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SUMMARY 7 outcomes, may make collaboration difficult. For example, the business sector may not effectively communicate with nonprofit or faith-based organizations, or with other private industries. The public sector may not communicate well with the private sector. Finding a common language presents a major challenge, but many participants stated that avoiding language steeped in military vernacular may be more conducive to ground-up building of collaboration at the community level. Establishing good communication is best done, according to many participants, prior to testing the strength of collaboration. Lack of good communication could cause a disintegration of collaboration when stressed by disaster. Trust Lack of trust is a primary barrier to effective network-building efforts, according to many workshop participants. Trust changes with time and circumstances, and strategy and creativity are needed to create and sustain trust. A single formula may not be universally applicable to all communities or even to a single community over time. Sustaining trust through change is a greater challenge. A general lack of understanding about human factors such as trust prevent the most effective use of technologies, methodologies, or strategies for building community resilience. Resource Challenges Sustainable funding was described by multiple workshop participants as another primary barrier to forming and sustaining private-public collaborations. Funding sources are often short-lived and limited, though resilience building is a long-term process. Long- term approaches are difficult to fund because thinking in the long term is, in itself, not acknowledged by funding agencies as a critical aspect of program delivery. Few funding programs appreciate the success of processes such as collaboration, partnership development, and public education. Benchmarks are not readily available to justify resource requests for these types of expenditures. Many participants noted that funding is often tied to threat-based initiatives, limiting resources available for more general efforts such as building community resilience. Inflexibility of grants, the requirement of matching funds, and the confusing and time- consuming administration of public grants were also described as problematic. Some workshop participants noted hesitancy from the private sector to contribute to collaborative endeavors when it was perceived that the public sector was not contributing in significant ways. Required cost sharing by communities as a prerequisite to the acquisition of public funding may be a major obstacle for rural and other communities with limited resources to obtain money for resilience-building efforts.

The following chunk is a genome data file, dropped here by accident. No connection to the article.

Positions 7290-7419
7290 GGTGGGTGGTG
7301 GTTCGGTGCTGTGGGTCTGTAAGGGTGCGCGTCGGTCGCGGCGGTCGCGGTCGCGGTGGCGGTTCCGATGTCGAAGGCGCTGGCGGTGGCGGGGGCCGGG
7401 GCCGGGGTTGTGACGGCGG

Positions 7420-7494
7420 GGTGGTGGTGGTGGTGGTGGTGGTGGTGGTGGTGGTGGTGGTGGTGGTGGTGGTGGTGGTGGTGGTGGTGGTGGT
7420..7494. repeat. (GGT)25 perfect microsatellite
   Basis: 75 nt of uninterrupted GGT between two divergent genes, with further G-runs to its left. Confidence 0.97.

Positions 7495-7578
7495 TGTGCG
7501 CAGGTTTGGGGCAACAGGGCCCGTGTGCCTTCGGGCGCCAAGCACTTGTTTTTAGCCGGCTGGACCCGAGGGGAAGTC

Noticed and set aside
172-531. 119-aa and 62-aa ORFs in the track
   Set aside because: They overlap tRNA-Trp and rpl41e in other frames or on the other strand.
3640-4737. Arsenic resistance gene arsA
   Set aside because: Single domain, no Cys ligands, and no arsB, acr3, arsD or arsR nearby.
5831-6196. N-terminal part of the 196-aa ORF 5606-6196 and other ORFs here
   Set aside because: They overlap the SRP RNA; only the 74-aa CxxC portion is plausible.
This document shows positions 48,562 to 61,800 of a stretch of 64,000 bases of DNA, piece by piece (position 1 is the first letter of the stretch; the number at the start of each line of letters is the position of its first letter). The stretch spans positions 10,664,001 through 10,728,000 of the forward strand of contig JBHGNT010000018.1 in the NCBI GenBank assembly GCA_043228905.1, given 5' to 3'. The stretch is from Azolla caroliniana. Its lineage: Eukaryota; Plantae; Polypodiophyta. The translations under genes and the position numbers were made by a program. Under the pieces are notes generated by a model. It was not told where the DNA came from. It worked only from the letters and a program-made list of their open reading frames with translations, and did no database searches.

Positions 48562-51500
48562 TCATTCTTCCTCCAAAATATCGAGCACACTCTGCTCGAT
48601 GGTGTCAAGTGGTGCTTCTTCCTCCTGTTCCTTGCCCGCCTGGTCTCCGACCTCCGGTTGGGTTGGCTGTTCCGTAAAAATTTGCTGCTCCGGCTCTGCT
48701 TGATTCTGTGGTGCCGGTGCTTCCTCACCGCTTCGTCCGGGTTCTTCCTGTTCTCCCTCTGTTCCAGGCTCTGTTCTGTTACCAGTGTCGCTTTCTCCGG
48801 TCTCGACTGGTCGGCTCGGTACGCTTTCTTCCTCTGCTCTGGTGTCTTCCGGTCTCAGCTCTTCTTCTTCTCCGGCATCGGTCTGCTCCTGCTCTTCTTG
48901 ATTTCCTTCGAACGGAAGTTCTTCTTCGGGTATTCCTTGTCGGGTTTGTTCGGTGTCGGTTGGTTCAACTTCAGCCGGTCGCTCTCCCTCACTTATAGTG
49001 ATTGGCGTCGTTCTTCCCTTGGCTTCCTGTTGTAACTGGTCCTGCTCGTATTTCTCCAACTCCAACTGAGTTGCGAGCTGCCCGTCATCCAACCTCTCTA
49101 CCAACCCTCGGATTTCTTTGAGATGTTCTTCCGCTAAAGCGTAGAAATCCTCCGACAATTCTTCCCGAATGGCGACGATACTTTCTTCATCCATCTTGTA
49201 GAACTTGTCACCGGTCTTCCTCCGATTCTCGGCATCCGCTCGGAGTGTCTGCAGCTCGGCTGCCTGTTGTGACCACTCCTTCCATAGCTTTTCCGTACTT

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8 PRIVATE-PUBLIC SECTOR COLLABORATION FOR COMMUNITY DISASTER RESILIENCE Lack of Inclusiveness Disenfranchised Community Members Some workshop participants noted that resilience-building efforts may fail, in part because of a focus on generic populations (e.g., middle class, educated suburban dwellers) rather than on the full fabric of the community. For example, government organizations may not have plans in place to serve those who live in perpetual states of disaster because of poverty, crime, and violence. Minority groups and non-English speakers may similarly be overlooked. Rather than thinking of such citizens as drains on resources, these populations could be embraced as positive assets because of their extensive experience dealing with disaster on a daily basis. Several workshop participants considered it essential to integrate disenfranchised members of the community into collaborative efforts. Collaborative processes can empower all members of the community to be decision makers for the community. Community and Faith-Based Organizations Effectively engaging community- and faith-based organizations in private-public sector collaborations is an organizational challenge. In the wake of a disaster, community- and faith-based organizations are often the first to provide food, shelter, medical, hygiene, and other support services. They independently identify and fill gaps in services not otherwise provided. Yet these groups are often not engaged in collaborative efforts because they do not readily fit into the organizational silos into which other organizations are divided. A lack of knowledge of the community and faith-based groups operating in a community, their respective goals and capacities, and the ways in which the mutual interests of the organizations and the larger community may coincide are barriers to effective engagement. RESEARCH THEMES AND TOOLS A Repository of Best Practices and Lessons Learned The need for a freely accessible repository of knowledge, best practices, lessons learned at the community level, and subject matter expertise—managed by a neutral party representing the best interests of all stakeholders—was repeatedly expressed during the workshop. It was also expressed that the Federal Emergency Management Agency or another funding agency might not be effective as the neutral-party manager of the repository. Exploration of possible mechanisms for how this repository could function would be useful. Tools and templates that encourage and assist in community preparedness and response by describing actionable, understandable, and scalable methodologies for given situations could be part of the repository, as could time-series